BEIRUT - Lebanese who had fled air strikes during the month-long conflict with Israel, are facing a new danger as they head home: unexploded bombs and shells left behind.
“If any civilian touches them or tries to move them, they will explode,” Allen Kelly, liaison for United Nations Mine Action Service (UNMAS) in Beirut, told IRIN.
Israel’s military has stated that during its attacks on Hezbollah militias, following the capture of two Israeli soldiers, its air force hit 7,000 targets in Lebanon, and its navy carried out more than 2,500 bombardments along the Lebanese coast.
Normally, a small percentage of any munitions do not explode, so explosives are scattered throughout these areas.
Cluster bombs have a particularly high failure rate. According to eyewitnesses and survivors of attacks interviewed by an international lobby group, Human Rights Watch (HRW), Israel used cluster bombs in areas populated with civilians in southern Lebanon.
Such munitions spread bomblets over a wide range and “have an unacceptably high failure rate (dud rate) of 14 percent, leaving behind a serious unexploded ordnance problem that will further endanger civilians”, HRW said in a report.
HRW’s report refers to a retired Israeli military commander who said that the Israeli Defense Forces’ (IDF) operations manual warns soldiers that the use of such cluster munitions creates dangerous minefields due the high dud rate.
The Israeli army has started to withdraw from south Lebanon in accordance with United Nations Security Council Resolution 1701, which was unanimously adopted on Friday.
This is one of the stated reasons the Israeli military has warned Lebanese not to travel south of the Litani River, some 30km north of the Israeli border. “IDF forces are still operating on a defensive basis as Hezbollah terrorists are still in the area. There is also unexploded ordnance in the area,” said the IDF on Monday.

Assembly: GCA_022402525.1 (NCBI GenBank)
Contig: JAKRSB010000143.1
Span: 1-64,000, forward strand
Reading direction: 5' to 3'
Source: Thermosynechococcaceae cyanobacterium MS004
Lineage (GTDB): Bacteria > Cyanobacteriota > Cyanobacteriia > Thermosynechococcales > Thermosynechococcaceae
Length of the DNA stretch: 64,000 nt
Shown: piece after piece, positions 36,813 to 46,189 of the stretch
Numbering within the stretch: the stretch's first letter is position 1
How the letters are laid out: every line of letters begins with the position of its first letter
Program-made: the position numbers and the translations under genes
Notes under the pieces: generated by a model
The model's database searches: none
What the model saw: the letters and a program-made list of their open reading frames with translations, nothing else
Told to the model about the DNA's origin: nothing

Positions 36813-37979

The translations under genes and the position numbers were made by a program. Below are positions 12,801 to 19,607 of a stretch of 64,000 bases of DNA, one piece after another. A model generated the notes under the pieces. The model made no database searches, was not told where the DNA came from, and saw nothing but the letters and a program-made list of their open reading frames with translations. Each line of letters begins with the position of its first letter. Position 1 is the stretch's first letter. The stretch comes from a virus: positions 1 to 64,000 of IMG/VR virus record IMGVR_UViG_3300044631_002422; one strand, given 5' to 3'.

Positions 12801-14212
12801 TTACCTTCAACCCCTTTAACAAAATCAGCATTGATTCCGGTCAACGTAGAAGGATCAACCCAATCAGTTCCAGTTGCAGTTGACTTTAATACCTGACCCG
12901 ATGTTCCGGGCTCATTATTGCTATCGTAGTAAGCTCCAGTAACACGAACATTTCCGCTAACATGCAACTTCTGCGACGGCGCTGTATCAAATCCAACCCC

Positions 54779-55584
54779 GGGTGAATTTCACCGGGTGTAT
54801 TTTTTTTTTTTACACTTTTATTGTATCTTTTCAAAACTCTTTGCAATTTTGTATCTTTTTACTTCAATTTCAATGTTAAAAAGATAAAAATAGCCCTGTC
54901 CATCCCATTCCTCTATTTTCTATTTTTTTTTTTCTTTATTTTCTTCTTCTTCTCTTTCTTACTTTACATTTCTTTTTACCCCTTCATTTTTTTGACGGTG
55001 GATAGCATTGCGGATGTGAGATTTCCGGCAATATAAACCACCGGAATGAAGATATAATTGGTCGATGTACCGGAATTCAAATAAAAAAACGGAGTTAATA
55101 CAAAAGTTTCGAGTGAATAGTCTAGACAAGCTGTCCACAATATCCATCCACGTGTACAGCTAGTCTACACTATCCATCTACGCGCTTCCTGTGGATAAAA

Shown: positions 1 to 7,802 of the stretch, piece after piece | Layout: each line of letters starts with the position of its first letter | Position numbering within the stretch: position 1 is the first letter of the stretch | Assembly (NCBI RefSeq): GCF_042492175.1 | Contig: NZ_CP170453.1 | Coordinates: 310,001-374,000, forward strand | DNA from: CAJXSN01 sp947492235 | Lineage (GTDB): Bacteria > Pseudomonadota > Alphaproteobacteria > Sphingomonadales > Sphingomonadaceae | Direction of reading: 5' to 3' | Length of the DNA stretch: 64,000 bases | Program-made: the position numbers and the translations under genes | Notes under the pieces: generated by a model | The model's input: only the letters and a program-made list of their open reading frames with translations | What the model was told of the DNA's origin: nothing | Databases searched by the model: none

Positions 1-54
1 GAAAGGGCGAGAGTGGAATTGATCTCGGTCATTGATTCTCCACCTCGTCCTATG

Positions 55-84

Cluster bombs used by Israel have left behind a large number of ‘dud’ shells in Nabatiyeh, Kelly said. Lebanese army engineers are trying to detonate them, “but the problem is the absence of manpower”.
UNMAS reported a number of injuries and incidents from unexploded ordnance as thousands of Lebanese moved south on Monday, including the death of a child in Tyre and 15 civilian injuries in Kfar Roumane and Nabatiyeh.
Two civilians were also killed and five others wounded, when Israeli cluster bombs exploded in several villages, according to the Lebanese police.
The United Nations Development Programme (UNDP) and other organisations are undertaking an awareness campaign about unexploded ordnance with the help of mass media, the Lebanese army and police.
The campaign includes the distribution of posters and pamphlets at checkpoints, said Allan Poston, UNDP chief technical advisor for mine action.
Anyone who sees an unfamiliar object or bomb should directly report it to the nearest security point, Poston advised. “If you see anything strange do not touch it, do not move it, report it immediately,” the posters say.
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